But, I had to get off, they wouldn’t let me stay. Besides, I had the whole of US waiting for me. And two more cargo ship passages to come.

This voyage set a really high bar for any other cargo ship trip, however, and I will never forget it, or the people I shared it with.

For further details of booking a cargo ship voyage please call Miri Lopusna at The Cruise People Ltd in London on +44 (0)20 7723 2450 or e-mail PassageEnquiry@aol.com.

Cruiseco’s Ovation of the Seas Cruise Sale, Singapore To Australia On November 30: Free Upgrades And Half Off Second Passenger

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For those travelling overland also, a wonderful way to get from Southeast Asia to your choice of ports in Australia without flying – sailing to Fremantle (6 nights), Adelaide (11 nights) or Sydney (15 nights). Click through below for cruise-only fares.

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Round The World On Cargo Ships By Katri Lehtinen, from her blog Footprints and Photos

This week, we will be featuring two blog postings by Karli Lehtinen, a Cruise People client who this year has crossed the Atlantic and the Pacific and is now preparing to return from Australia to Europe via Southeast Asia. Here is Katri’s first blog posting on this subject as she was in the midst of her planning this January.

RTW on cargo ships by Katri Lehtinen

FootprintsAndFotos / January 28, 2016

Traveling round the world on a cargo ship, doesn’t that just sound like the most amazing adventure? Not only is it the most environmentally friendly way to cross oceans (more on that in a later post), but it evokes nostalgia for a world gone by.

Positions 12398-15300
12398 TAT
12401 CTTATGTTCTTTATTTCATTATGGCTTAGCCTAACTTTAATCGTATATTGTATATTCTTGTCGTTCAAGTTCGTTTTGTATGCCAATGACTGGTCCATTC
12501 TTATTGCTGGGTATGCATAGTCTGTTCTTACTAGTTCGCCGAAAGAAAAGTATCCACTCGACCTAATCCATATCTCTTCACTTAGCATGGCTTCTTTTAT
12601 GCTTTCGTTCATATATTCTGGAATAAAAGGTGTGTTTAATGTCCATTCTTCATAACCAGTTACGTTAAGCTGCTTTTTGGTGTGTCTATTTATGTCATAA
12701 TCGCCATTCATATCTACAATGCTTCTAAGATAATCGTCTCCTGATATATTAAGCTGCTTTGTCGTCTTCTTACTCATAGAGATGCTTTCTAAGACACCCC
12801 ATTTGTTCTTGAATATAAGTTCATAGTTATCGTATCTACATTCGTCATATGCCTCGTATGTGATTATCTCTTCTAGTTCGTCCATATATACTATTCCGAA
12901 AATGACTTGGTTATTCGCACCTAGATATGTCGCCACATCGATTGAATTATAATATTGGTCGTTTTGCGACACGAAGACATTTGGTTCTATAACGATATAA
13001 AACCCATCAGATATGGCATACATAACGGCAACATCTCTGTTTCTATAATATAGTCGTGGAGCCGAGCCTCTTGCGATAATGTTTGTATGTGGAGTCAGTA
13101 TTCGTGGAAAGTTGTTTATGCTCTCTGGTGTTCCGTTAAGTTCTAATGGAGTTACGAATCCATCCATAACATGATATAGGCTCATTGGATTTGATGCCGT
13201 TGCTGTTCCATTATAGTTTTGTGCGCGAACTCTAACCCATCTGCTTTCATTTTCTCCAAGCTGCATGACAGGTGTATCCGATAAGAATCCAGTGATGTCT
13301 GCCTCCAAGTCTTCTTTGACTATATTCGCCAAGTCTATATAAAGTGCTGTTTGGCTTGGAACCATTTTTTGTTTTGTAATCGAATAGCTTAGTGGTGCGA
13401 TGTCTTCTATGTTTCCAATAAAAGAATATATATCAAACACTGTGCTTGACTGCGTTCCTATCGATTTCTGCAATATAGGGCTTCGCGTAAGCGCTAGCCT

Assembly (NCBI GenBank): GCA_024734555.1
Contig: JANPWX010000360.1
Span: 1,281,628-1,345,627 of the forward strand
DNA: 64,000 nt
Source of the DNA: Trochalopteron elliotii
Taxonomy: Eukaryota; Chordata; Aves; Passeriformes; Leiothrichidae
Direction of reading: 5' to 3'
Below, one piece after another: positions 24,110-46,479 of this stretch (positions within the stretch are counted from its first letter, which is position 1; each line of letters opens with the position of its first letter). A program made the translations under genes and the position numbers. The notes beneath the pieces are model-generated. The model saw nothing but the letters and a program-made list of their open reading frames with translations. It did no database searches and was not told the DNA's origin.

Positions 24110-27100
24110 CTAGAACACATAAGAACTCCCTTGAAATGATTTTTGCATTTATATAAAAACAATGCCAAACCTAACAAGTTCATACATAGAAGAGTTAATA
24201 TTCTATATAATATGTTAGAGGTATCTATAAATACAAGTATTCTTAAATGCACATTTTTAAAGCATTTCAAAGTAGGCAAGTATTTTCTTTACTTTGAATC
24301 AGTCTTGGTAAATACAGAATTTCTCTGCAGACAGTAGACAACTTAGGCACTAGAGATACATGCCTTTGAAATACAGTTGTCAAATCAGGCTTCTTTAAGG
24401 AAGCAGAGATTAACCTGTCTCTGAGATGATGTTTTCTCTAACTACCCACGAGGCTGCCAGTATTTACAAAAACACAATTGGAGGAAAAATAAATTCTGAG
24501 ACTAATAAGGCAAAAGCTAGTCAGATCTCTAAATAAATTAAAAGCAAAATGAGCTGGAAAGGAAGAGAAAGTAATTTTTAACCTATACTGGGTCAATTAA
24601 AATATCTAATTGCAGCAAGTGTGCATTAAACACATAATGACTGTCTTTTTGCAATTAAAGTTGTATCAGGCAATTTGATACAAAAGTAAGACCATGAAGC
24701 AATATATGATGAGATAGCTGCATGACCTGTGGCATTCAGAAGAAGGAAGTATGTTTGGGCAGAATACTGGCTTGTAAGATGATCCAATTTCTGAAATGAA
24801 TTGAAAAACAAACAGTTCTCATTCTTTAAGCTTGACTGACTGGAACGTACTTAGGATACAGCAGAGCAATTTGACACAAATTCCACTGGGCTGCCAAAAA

1920s ship photoBooking a passage on a cargo ship is not as simple as booking a flight, however. You cannot book cargo passages or even view available ships and cabins online. Also, due to limited number of cabins, the passages should be booked 3-6 months in advance. However, it can be done. There are a few agencies who book passages on a cargo ship. I have used The Cruise People Ltd for all my cargo ship bookings. They are based in London and book freighter travel around the world. So how do you do it?

Planning: first, have an idea when and where you would like to go. Or, you can browse around the above website and look for inspiration. I did originally think about getting a freighter from Iceland to Greenland and from there to Canada, but that doesn’t seem possible on cargo ships. If you have found these options, do comment below. I was also thinking about South America, but that would have extended my total travel time too far, so decided to leave that in the dream pile for now.